Macquarie University home to WHO collaborating centre

Claire Halliday
Claire Halliday
A research centre at Macquarie University in New South Wales (NSW) has been named as a World Health Organization (WHO) Collaborating Centre in Ear and Hearing Health.

The Hearing, Education Application Research (HEAR) Centre sits under the umbrella of the new Macquarie University hearing consilience research centre and was accepted as a member of the WHO Hearing Forum in 2019. In the years since, the centre’s team has ensured the centre met the extensive evaluation and appraisal requirements to be named an official collaborating centre for the next four years.

The HEAR Centre aims to tackle two of the nation’s most under-served hearing health populations by taking a public health approach. Its primary focus will be Indigenous Australians and adults under the age of 65.

The centre has implemented a community-led approach to gather data, design solutions and educate clinicians, with the HEAR team hoping to change the negative impact of hearing loss – both in Australia and around the world.

Improving hearing is an urgent issue

Macquarie University Vice-Chancellor, Professor S Bruce Dowton says that, with approximately 1.5 billion people living with hearing loss, improving hearing healthcare and knowledge is an urgent issue.

“Being named a WHO Collaborating Centre is further recognition of Macquarie University’s role as a global hub for hearing research, education and engagement,” Professor Dowton says.

“Through our research centres, clinics and ongoing industry partnerships, the University aims to make a real difference for people with hearing loss, not only in Australia, but worldwide.”

Professor Catherine McMahon is the HEAR Centre Director and believes that becoming a WHO Collaborating Centre will amplify the team’s research, as well as the impact it can have on influencing hearing policy.

“This gives us the opportunity to work far more closely with government to create meaningful change in hearing health,” she says.

“We have already made a significant contribution to the World Report on Hearing, which calls for all countries to implement ear and hearing care in national health plans, and we hope to continue to contribute in this way.”

HEAR’s current priority projects include the goal to improve hearing health of Aboriginal children and sharing Australia’s newborn hearing screening knowledge with our south-east Asian neighbours. By establishing guidance on hearing-aid profiles, the centre also aims to create greater access to effective, high-quality hearing healthcare systems in low-income communities.

Professor McMahon will travel to Los Angeles this month to meet with WHO officials to finalise the centre’s work plan for the next four years.

Mentored and motivated

Professor McMahon’s academic pathway began when she completed a Bachelor of Science with Honors – a degree she started at Melbourne’s Monash University and finished at the University of Western Australia (UWA).

“I was then inspired by this incredible researcher who was inspiring as a lecturer – Dr Rob Patuzzi – and drew me into the field of auditory physiology,” she told The Bursar.

Under his supervision, Professor McMahon gained a deeper understanding of how the ear works and what happens when things go wrong (like tinnitus and auditory neuropathy).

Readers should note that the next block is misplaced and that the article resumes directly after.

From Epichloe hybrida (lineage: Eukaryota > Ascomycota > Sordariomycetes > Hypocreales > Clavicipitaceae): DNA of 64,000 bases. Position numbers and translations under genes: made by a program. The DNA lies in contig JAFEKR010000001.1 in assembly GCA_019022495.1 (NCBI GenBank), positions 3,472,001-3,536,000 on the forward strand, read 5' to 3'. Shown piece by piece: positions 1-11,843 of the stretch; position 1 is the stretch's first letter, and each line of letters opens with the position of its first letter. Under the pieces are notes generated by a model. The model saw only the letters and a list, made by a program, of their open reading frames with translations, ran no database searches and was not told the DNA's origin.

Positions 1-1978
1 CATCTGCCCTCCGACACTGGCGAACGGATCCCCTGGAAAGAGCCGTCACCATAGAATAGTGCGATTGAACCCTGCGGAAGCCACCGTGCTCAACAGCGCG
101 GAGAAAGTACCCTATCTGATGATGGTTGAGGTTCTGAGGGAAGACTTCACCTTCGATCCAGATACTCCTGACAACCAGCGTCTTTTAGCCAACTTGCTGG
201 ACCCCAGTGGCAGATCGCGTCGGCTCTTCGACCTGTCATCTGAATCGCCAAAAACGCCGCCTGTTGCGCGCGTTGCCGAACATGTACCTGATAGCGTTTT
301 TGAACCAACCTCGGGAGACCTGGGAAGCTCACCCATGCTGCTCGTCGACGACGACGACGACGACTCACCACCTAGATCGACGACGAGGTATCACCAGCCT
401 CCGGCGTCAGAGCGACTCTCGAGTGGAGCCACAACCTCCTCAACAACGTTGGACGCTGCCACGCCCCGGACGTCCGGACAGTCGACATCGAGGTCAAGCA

“I balanced this with becoming a clinical audiologist and also had leaders in the field who were my lecturers – including Prof Richard Dowell and with guest lectures from Prof Graeme Clarke, who developed the multichannel cochlear implant (now famous as the globally leading Australian organisation Cochlear Ltd),” she says.

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For young people considering a professional life in hearing healthcare, Professor McMahon says there are myriad opportunities to explore.

“We are at the tip of the iceberg in recognising the importance of public health approaches to addressing ear disease and hearing care – important globally and in Australia,” she says.

Citing vision pioneer Fred Hollows as an example of what continues to be achieved in the field because of one man’s mission to end avoidable blindness, Professor McMahon points to the power of community-based approaches.

“We need to take a similar approach to end avoidable hearing loss and reduce the impacts of hearing loss on life outcomes,” she told The Bursar. “About one in 10 children from lower socio-economic settings experience middle ear disease. For Aboriginal and Torres Strait Islander children, we know that ear disease occurs more frequently, lasts longer, and is more severe than in non-Indigenous children.”

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Hearing health impacts learning

And with middle ear disease and hearing loss affecting listening, learning, language and literacy skills, Professor McMahon says the ability to assess kids in their community and school settings will expand access and enable earlier detection and treatment.

By becoming a WHO Collaborating Centre, Professor McMahon says the team at the centre look forward to playing an important part in making a positive difference to hearing health outcomes.

“We have the chance to work with other WHO Collaborating Centres in ear and hearing health globally to make a real impact in addressing ear disease and hearing loss.”

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Claire Halliday has an extensive career as a full-time writer - across book publishing, copywriting, podcasting and feature journalism - for more than 25 years. She lives in Melbourne with children, two border collies and a grumpy Burmese cat. Contact: claire.halliday[at]